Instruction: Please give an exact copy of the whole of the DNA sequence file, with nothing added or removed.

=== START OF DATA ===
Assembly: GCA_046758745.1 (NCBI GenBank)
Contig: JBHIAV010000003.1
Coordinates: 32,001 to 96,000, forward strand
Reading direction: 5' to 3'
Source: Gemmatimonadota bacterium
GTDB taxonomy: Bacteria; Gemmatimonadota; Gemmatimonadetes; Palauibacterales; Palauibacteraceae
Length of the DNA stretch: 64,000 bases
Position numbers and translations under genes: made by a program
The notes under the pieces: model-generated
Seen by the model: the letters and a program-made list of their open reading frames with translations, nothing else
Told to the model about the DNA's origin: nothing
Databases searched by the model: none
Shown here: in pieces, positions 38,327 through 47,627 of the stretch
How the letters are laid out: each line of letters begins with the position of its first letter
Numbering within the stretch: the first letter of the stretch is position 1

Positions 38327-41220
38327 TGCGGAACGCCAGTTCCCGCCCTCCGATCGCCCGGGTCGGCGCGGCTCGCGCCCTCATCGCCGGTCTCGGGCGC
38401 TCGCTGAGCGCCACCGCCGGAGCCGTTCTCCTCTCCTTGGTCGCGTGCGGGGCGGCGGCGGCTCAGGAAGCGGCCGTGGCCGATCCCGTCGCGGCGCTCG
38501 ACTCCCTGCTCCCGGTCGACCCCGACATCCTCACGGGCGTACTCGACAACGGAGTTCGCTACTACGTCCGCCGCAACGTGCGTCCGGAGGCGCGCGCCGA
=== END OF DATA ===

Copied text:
Assembly: GCA_046758745.1 (NCBI GenBank)
Contig: JBHIAV010000003.1
Coordinates: 32,001 to 96,000, forward strand
Reading direction: 5' to 3'
Source: Gemmatimonadota bacterium
GTDB taxonomy: Bacteria; Gemmatimonadota; Gemmatimonadetes; Palauibacterales; Palauibacteraceae
Length of the DNA stretch: 64,000 bases
Position numbers and translations under genes: made by a program
The notes under the pieces: model-generated
Seen by the model: the letters and a program-made list of their open reading frames with translations, nothing else
Told to the model about the DNA's origin: nothing
Databases searched by the model: none
Shown here: in pieces, positions 38,327 through 47,627 of the stretch
How the letters are laid out: each line of letters begins with the position of its first letter
Numbering within the stretch: the first letter of the stretch is position 1

Positions 38327-41220
38327 TGCGGAACGCCAGTTCCCGCCCTCCGATCGCCCGGGTCGGCGCGGCTCGCGCCCTCATCGCCGGTCTCGGGCGC
38401 TCGCTGAGCGCCACCGCCGGAGCCGTTCTCCTCTCCTTGGTCGCGTGCGGGGCGGCGGCGGCTCAGGAAGCGGCCGTGGCCGATCCCGTCGCGGCGCTCG
38501 ACTCCCTGCTCCCGGTCGACCCCGACATCCTCACGGGCGTACTCGACAACGGAGTTCGCTACTACGTCCGCCGCAACGTGCGTCCGGAGGCGCGCGCCGA